The second thing that hit me this week was in Dallas Willard’s book, The Spirit of the Disciplines, he divides the disciplines into two categories: Disciplines of Abstinence (Solitude, Silence, Fasting, Frugality, Chastity, Secrecy, Sacrifice) & Disciplines of Engagement (Study, Worship, Celebration, Service, Prayer, Fellowship, Confession, Submission). Even in the disciplines there is a sense of emptying and filling that draws us into a deeper relationship with God. It takes real maturity and deep dependence on God to know what things to hold on to and when to hold on to them and what things to let go of and when it is time to let go of them. I think you have demonstrated well what that maturity looks like. Thank you so much.

  3. Joe Maple permalink
    June 7, 2013

    Your sharing helps me deal with my struggles. Thank you

  4. eric permalink
    June 7, 2013

    Again. I’m faintly starting to feel a pulse.

  5. Morrisa permalink
    June 7, 2013

    I understand the feelings of being buried in despair, not your version, but my own. There was a Sunday afternoon that I laid down to nap. In the midst of that nap, I “awoke” to a bright white light and heard the words “It will be OK.”. I experienced an overwhelming sense of peace like I had never felt before or since. Then I fell back into my nap. Life wasn’t perfect just after that, but it did get better after a while. Today Michael & I celebrate our anniversary and it is ok.

  6. June 7, 2013

    I have to believe God holds us close even in despair – otherwise, I spend most of my life lost. Friends, family, meds, therapy all help. But depression, anxiety, despair — they still creep in at the edges, insidious as any infestation.

    But my depression does not lessen my faith. The fact that I can hold on to even the tiniest truth in the midst of the storm feels like the stuff of miracle on its own.

    When my brain is actively trying to kill me, somewhere inside, I have to believe God is still present. Especially when I can’t find any objective traces of it.

    I have to believe that God’s grace covers me even when I cannot see beyond the darkness. I’ve been at the point of taking my own life. But in many ways, I died before I got to that point. I have to believe that God sees me, the way I am when I’m healthy, not the way I am when my brain has shorted out with depression and despair and in times when it seems I’ve lost the battle, that the times I feel like giving up are born of pain and not of rebellion.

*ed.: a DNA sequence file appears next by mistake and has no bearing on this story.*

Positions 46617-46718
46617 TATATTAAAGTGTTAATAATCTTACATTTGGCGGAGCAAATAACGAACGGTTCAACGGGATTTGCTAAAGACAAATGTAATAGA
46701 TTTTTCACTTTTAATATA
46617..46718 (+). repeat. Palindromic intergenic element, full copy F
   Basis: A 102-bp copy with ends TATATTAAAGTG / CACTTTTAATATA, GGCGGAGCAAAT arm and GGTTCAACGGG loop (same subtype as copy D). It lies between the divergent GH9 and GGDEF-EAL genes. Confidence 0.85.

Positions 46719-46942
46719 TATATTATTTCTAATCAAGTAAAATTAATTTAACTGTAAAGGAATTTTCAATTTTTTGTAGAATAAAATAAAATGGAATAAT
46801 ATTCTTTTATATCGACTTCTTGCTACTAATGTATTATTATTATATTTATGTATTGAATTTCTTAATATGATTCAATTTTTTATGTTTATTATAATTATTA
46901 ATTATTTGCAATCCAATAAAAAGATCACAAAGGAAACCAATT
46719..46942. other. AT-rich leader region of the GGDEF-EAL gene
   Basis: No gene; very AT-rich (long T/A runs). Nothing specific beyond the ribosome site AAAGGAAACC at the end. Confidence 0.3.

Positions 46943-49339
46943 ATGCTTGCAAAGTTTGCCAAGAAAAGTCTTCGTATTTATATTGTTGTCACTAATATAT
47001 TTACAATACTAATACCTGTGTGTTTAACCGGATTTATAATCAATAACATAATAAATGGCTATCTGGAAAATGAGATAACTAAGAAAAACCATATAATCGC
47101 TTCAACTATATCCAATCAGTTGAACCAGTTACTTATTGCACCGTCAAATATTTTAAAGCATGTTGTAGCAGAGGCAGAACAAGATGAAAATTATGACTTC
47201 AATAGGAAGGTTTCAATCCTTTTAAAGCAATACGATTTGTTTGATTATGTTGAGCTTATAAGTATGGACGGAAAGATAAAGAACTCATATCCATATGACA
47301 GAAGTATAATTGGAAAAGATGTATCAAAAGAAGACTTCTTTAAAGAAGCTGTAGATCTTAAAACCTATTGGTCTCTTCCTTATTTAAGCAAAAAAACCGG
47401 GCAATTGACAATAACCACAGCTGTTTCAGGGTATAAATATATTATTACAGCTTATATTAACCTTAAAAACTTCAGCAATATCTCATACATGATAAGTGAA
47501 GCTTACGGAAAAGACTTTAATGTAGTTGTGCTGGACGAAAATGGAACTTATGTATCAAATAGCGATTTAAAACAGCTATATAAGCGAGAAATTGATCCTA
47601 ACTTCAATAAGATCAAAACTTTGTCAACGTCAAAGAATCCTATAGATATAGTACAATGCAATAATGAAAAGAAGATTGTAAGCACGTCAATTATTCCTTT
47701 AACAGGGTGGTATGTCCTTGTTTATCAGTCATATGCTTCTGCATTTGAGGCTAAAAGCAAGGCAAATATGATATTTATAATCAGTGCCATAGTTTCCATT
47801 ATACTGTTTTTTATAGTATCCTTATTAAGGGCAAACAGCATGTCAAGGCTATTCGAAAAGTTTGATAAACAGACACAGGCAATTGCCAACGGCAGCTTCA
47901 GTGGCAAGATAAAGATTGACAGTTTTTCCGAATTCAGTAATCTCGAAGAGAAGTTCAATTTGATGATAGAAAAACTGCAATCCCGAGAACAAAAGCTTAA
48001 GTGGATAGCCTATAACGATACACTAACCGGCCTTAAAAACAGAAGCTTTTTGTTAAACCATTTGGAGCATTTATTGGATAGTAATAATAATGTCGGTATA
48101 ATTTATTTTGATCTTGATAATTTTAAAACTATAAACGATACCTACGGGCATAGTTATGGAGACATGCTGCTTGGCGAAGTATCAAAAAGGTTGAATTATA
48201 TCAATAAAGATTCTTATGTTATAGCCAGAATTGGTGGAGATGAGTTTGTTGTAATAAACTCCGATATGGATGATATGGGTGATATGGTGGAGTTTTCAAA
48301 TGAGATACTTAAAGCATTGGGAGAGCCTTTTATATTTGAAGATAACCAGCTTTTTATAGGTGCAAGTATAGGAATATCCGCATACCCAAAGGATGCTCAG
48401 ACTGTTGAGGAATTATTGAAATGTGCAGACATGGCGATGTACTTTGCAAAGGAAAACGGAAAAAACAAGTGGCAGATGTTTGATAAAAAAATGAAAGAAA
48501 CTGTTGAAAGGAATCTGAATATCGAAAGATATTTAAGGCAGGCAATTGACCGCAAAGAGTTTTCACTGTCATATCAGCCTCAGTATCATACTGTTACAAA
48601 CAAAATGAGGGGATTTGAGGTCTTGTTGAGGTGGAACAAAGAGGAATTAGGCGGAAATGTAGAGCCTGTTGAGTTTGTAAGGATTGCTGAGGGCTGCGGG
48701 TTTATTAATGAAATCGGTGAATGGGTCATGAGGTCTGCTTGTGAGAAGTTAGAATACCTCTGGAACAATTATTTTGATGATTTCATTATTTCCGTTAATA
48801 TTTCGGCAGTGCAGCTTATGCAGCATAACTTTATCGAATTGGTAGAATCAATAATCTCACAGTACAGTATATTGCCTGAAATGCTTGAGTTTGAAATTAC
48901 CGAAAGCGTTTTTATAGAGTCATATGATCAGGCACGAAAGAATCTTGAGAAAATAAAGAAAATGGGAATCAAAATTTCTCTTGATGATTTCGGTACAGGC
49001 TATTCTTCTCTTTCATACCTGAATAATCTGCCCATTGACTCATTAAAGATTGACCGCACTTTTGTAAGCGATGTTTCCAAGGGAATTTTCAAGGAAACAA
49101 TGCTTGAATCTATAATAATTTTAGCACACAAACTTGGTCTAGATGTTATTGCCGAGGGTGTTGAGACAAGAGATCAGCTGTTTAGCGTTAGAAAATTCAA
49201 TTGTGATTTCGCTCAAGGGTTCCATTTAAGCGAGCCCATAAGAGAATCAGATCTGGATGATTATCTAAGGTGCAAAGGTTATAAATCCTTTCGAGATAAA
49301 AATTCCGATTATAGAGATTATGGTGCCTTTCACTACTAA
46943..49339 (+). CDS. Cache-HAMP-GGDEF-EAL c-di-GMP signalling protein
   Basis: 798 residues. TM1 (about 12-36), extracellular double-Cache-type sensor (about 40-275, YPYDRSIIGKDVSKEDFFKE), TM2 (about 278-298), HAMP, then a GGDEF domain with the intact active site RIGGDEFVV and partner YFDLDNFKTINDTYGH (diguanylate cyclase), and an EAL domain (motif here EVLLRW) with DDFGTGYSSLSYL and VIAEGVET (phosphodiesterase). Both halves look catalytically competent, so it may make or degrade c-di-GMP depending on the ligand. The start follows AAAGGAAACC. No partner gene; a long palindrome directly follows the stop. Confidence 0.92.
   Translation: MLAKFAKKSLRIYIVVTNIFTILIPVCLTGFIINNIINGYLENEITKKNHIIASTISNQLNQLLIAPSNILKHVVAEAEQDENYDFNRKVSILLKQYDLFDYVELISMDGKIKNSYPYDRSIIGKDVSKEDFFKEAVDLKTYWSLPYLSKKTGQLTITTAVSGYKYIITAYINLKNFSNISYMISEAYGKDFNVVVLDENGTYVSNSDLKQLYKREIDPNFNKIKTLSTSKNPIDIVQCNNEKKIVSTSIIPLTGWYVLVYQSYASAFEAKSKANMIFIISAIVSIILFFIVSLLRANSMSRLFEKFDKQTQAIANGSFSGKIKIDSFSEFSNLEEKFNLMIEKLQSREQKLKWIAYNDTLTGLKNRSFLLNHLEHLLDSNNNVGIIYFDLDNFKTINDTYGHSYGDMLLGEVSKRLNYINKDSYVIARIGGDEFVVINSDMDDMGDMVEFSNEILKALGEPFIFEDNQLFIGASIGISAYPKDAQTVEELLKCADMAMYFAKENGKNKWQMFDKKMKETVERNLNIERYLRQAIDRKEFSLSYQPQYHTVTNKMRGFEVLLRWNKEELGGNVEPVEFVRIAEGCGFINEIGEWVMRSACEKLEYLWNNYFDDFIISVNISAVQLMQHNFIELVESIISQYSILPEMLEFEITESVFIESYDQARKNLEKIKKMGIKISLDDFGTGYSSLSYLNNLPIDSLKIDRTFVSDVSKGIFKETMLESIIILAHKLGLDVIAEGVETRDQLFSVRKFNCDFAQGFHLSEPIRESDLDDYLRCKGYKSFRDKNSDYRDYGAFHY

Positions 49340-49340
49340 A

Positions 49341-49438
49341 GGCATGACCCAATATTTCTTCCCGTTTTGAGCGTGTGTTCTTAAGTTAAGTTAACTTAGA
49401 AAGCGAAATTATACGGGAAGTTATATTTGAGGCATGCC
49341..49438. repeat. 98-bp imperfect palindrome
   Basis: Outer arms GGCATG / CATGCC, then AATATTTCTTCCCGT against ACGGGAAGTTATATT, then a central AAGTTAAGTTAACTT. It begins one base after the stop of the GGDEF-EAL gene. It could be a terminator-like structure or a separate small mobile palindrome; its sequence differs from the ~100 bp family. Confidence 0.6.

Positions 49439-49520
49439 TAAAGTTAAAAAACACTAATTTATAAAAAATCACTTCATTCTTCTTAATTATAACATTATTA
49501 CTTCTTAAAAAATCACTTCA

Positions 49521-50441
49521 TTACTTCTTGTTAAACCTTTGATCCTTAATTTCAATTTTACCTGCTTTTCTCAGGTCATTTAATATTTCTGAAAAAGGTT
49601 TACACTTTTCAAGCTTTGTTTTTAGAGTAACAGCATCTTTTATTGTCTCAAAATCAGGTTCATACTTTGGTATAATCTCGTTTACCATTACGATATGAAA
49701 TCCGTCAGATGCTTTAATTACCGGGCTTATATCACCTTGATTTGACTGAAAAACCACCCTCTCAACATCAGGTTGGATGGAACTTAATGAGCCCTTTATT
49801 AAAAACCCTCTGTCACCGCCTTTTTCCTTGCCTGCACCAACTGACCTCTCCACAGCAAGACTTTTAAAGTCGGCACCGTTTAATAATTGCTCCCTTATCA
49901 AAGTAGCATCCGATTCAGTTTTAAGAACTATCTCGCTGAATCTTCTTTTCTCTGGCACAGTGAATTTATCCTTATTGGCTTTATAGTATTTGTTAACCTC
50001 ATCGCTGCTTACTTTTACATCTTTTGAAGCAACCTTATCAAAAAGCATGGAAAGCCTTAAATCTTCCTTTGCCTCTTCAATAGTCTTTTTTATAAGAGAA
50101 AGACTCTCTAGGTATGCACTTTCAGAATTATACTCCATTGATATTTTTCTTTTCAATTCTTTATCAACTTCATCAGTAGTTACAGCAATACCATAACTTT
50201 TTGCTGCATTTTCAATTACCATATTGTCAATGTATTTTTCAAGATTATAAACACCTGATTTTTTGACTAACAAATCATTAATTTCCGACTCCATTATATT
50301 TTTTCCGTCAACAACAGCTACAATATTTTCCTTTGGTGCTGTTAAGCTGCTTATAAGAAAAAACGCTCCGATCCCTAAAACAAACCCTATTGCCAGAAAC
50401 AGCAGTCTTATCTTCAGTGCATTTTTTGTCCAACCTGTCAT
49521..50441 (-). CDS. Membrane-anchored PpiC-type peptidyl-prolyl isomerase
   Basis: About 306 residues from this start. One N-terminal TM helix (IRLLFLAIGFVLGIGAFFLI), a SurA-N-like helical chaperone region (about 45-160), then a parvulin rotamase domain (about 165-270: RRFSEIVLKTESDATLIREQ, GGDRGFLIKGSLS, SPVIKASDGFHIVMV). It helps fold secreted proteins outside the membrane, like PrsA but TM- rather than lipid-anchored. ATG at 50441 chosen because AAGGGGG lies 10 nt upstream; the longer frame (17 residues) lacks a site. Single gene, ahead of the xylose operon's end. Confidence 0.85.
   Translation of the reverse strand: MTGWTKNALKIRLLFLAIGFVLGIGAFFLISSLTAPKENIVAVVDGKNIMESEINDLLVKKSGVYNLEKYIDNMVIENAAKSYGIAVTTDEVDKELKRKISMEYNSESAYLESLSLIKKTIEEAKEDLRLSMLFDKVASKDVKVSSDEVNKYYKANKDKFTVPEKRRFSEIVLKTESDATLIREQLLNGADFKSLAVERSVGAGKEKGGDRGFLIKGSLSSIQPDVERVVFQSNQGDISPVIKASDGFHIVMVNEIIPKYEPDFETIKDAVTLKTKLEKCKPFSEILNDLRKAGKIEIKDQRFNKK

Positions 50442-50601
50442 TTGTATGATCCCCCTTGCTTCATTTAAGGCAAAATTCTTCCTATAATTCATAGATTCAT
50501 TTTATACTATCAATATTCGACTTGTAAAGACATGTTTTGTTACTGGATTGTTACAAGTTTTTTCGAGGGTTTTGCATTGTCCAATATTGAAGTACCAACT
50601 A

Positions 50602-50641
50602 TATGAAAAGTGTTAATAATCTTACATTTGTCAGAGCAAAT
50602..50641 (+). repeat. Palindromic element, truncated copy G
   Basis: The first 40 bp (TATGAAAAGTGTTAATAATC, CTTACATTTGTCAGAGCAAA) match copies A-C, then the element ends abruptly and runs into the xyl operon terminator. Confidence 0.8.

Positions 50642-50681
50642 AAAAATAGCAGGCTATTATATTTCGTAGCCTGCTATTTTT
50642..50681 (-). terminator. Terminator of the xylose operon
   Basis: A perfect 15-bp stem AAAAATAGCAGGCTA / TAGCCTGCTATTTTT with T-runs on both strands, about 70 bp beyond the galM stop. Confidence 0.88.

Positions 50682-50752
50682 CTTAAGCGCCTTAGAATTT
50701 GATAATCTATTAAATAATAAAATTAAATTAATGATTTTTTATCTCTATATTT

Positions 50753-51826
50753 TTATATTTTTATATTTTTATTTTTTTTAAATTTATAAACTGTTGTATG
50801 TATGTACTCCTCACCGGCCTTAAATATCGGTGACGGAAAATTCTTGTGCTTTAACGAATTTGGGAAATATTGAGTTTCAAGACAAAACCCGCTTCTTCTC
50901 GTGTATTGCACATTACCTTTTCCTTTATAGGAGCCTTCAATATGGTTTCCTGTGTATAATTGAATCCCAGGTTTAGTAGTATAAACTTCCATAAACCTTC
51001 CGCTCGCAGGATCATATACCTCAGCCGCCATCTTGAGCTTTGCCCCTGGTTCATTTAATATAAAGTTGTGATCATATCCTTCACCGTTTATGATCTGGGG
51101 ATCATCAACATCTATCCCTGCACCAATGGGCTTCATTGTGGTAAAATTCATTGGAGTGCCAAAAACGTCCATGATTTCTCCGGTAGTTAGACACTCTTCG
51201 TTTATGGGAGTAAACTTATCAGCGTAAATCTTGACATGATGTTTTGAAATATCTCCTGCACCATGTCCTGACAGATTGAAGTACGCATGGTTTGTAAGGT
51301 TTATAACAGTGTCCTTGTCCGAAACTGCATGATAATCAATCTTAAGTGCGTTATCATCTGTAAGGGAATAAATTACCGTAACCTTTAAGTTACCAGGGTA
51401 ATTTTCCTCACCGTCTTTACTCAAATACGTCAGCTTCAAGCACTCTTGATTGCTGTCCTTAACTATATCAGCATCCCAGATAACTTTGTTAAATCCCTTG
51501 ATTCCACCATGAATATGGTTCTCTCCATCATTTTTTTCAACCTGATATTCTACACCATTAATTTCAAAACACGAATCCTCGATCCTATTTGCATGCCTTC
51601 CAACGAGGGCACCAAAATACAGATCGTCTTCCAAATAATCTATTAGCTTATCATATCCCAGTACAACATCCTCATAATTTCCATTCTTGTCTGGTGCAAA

Not all of those who end in despair are deserted by God. Because God knows the heart, not the action of a diseased mind.

    I’m rambling, I know, but I see so many trite answers to depression bandied about and so many of them hurt. So many of them reinforce the idea that God abandons you if you can’t fight anymore. I don’t believe that. I can’t.

    Even if I had taken my life, God knows where I was and why when I hit that point. And I believe God still claimed me as his own.

  7. Nelda Sims permalink
    June 7, 2013

    Mike, So glad you can bear witness to living beyond or past those days when it hurt to breathe. I especially appreciate the part in your article where you say that we should not suffer alone because there are hands there that want to offer their strength, their lift, or just their warmth–when we live in denial we miss all that.
    I was so proud to see you as the man in charge of everything at Pepperdine this spring…and looking like it was fun. As always, you have encouraged me.

  8. Kent Dickerson permalink
    June 8, 2013

    The return to personal blogging is most welcome. I am looking now at starting a blog to go along with my seminar ministry. As I do so, I want to go back and reread many of your blogs to see how it is done well. You have certainly blessed many lives with this blog. Thanks for sharing the deeply personal with us and letting us in to know even more about you, your life experience and your relationship with God. May God bless you even more with the glory of His Presence.

  9. July 14, 2013

    Thank you for your words… I am trying to type through the tears and hurt and anger. I want to trust God will give a new future…and He has and is, except… If He didnt take care of us before, how do you know He is taking care of you in this new future? All that to say trust is so hard…